24th December 1695. A Beacon of Safety.

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Winstanley’s Tower.

Lighthouses were originally privately owned until being brought under Trinity House in 1816. Founded by Henry VIII in 1514 it granted a Charter to the Guild of Shipmen and Mariners ‘in honour of the most blessed Trinitie’. It now manages over a hundred ‘Lights’ including light-vessels and buoys.

At first the Charter only ensured that qualified people piloted vessels in English rivers, but during Queen Elizabeth’s reign its powers were extended to erect ‘sea marks’ (lighthouses). 

Today one of Henry Winstanley’s ships, The Constance foundered on the Eddystone Rocks in 1695It was as a result of this disaster, that he decided to build the first lighthouse at sea on the notorious Eddystone Rock off Plymouth.

It was completed in November 1698 and lit by a candelabra of 60 candles. But in the great November 1703 storm, Winstanley and his lighthouse, were swept way, with the inventor inside. He had always said that he wanted to be on the lighthouse ‘in the greatest storm that ever was’: he had his wish granted.

Another Eddystone wooden structure was built, but this burned down after valiant efforts to save it by the three keepers. It wasn’t until John Smeaton, after much experimentation with concrete that a lighthouse capable of withstanding the elements was built, using concrete not to be bettered until the advent of Portland Cement.(1)

Smeaton is so highly regarded that the Institute of Civil Engineers made his lighthouse its emblem and it was incorporated in a carpet in their Headquarters.

Smeaton’s lighthouse was replaced in 1882, having stood for 123 years and the red and white banded top half of this lighthouse was removed to Plymouth Hoe.(2)

 

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Today’s Eddystone. The stump of Smeaton’s tower is on the left.

The Scottish writer Robert Louis Stevenson of Treasure Island and Kidnapped might have ended up illuminating the jagged Scottish coastline rather writing. It was only his rebellious spirit that saved him from becoming a lighthouse builder, the career option down the Stevenson generations.

It was his father, uncles, cousins over two centuries who built a chain of lighthouses around the Scottish coastline. His grandfather was chief engineer of Scotland’s ‘Northern Lights’ inspecting the Lights’ oil supplies, rations, keepers’ competence and even the state of their milk cows.

Robert the author later described the fortitude of the men; masons, blacksmiths and carpenters lodged together on site, that would become their prisons for days on end, when storms struck. ‘Fear sat with them in their sea-beleaguered dwelling…It was then that the foreman Mr. Goodwillie would get his fiddle down and strike up a human minstrelsy amid the music of the storm’.

An ancestor of Stevenson built the difficult Bishop’s Rock in the North Sea, that came into use in 1811, after HMS York had foundered with the loss of 491 sailors.

Today the fourth Eddystone still stands having been converted to automation in 1982.(2b)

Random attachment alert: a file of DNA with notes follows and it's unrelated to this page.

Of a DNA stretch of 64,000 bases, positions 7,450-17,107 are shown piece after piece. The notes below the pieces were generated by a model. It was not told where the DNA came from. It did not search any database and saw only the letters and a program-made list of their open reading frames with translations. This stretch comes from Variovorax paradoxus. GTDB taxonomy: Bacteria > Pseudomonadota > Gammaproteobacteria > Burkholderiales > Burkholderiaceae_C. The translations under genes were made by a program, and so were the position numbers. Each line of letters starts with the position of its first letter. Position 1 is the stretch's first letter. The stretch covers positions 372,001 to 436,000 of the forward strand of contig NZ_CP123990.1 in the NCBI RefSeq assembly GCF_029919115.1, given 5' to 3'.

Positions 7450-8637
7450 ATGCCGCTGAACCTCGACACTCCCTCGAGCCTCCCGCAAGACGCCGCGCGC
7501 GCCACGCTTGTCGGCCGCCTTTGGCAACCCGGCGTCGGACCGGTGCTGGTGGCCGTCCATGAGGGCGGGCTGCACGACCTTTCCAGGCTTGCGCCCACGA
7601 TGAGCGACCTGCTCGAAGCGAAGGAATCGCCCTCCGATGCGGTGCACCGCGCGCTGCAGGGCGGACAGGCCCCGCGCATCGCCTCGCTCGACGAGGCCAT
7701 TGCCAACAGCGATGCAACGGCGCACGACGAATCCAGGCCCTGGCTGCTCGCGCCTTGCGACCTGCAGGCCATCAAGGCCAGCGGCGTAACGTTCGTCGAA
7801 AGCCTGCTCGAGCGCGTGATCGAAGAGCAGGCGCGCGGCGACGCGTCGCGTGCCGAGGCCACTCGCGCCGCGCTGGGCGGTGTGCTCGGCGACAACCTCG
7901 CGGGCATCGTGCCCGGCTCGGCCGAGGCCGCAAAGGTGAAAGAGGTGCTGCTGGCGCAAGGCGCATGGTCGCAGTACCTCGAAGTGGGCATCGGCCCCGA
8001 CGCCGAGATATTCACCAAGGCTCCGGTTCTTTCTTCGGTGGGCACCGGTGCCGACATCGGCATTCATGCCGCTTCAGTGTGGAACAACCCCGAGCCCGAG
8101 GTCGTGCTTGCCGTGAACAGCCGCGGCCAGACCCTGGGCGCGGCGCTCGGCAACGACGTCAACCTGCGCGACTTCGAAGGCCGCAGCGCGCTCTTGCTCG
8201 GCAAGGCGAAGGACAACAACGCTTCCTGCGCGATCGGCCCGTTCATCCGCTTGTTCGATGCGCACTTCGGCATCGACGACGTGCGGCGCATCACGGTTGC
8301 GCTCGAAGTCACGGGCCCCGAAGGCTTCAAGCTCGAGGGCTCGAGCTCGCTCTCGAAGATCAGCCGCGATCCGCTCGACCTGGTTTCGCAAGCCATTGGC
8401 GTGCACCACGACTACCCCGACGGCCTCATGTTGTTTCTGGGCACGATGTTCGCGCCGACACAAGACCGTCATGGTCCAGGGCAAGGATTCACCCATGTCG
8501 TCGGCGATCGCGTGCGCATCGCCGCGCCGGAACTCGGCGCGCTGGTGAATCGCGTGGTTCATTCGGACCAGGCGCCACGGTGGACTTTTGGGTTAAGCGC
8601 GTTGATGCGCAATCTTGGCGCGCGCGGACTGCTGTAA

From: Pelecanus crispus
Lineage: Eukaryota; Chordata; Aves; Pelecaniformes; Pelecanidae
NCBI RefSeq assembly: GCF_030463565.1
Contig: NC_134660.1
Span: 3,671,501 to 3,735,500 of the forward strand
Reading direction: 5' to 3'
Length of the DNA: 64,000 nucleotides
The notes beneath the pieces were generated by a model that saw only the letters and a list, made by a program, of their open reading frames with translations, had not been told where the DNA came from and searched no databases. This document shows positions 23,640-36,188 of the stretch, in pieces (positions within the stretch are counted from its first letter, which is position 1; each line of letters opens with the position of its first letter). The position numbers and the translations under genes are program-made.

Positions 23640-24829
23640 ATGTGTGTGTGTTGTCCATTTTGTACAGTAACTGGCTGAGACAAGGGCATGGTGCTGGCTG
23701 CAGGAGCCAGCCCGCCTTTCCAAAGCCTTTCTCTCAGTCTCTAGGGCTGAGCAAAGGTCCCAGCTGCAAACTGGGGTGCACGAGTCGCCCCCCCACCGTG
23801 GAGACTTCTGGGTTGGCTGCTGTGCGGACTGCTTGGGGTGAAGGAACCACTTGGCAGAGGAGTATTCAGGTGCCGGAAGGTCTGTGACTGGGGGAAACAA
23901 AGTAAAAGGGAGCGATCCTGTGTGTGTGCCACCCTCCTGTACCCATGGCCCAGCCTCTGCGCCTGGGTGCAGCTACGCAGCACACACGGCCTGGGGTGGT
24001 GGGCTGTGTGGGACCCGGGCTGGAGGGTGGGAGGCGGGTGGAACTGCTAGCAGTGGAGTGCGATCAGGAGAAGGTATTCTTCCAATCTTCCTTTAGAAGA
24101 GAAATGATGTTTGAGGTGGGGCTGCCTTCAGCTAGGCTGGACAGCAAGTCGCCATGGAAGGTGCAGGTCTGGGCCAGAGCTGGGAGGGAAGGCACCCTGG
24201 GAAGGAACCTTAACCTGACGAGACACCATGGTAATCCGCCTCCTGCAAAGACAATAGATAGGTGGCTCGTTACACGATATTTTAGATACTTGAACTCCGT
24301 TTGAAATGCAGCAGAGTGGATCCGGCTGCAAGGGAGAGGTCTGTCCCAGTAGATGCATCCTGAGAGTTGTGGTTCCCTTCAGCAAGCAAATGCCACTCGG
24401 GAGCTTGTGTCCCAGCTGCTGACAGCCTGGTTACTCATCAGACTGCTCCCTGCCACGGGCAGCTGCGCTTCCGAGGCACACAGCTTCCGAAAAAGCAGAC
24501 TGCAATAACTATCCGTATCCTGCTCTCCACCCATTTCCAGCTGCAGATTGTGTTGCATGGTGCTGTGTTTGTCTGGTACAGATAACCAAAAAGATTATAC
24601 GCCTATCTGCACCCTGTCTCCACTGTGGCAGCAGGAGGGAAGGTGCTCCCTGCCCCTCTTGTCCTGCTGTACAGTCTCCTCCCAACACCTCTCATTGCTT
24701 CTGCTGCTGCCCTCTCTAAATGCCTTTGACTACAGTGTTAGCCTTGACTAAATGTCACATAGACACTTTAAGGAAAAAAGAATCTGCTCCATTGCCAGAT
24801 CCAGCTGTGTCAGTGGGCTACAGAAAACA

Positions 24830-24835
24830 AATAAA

ADDENDA:

The Chalk Tower near Flamborough Head, on the East Coast of England, dating from 1674 is the oldest complete lighthouse in the UK, but replaced by the present Flamborough lighthouse built in 1806.

The Southwold, Suffolk lighthouse was built in 1890, but not electrified until 1938.

In 2000 a lighthouse last used in 1926, and the only one of its kind, off the coast of Britain was being offered for sale at £1. This the 130-foot, 1865 Whitford Point light off the Gower Peninsular in South Wales, was constructed from sections of cast iron after its predecessor was washed away. Hazards are said to be difficulty of access and possibility of unexploded bombs-the sight was a firing range.

(1) The cement was so named as it was intended to look like Portland stone, an ingredient of which is Magnesium Oxide or Magnesia (Mg O).

(2a) The first built was by Winstanley 1698-1703; the second was Rudyerd’s Tower 1709-1755;the third was Smeaton’s 1759-1882.

(2b) The present tower is Douglass’s, whose final stone was laid by the Queen Victoria’s son the Duke of Edinburgh in 1882. Exactly a 100 years’ later on 18th May, the lighthouse became fully automated.

Ref: wikipedia.org/eddystone_lighthouse.

Ref: trinityhouse.co.uk/lighthouses/eddystone.

Ref: googleimages/firsteddystone/science museum/picture library.

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About colindunkerley

My name is Colin Dunkerley who having spent two years in the Royal Army Pay Corps ploughed many a barren industrial furrow until drawn to the 'chalk-face' as a teacher, now retired. I have spent the last 15 years researching all aspects of life in Britain since Roman times.

2 responses to “24th December 1695. A Beacon of Safety.”

  1. Eric Schonblom says :

    Thank you for the information about Winstanley and his Light. A bit of trivia…
    Constance Savery (1897-1999) was a prolific English author well regarded fifty years ago, but largely forgotten by the end of her long life. One of her less-distinguished books, “The White Kitling” (1962), features the great storm of 1703 and the loss of lighthouse and lighthouse builder.

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